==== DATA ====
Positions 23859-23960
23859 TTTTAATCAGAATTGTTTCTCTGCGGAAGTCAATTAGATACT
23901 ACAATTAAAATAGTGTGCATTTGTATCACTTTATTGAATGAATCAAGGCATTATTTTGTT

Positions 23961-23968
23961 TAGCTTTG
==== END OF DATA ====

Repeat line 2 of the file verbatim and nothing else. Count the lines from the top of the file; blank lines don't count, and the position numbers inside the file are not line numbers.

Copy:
23859 TTTTAATCAGAATTGTTTCTCTGCGGAAGTCAATTAGATACT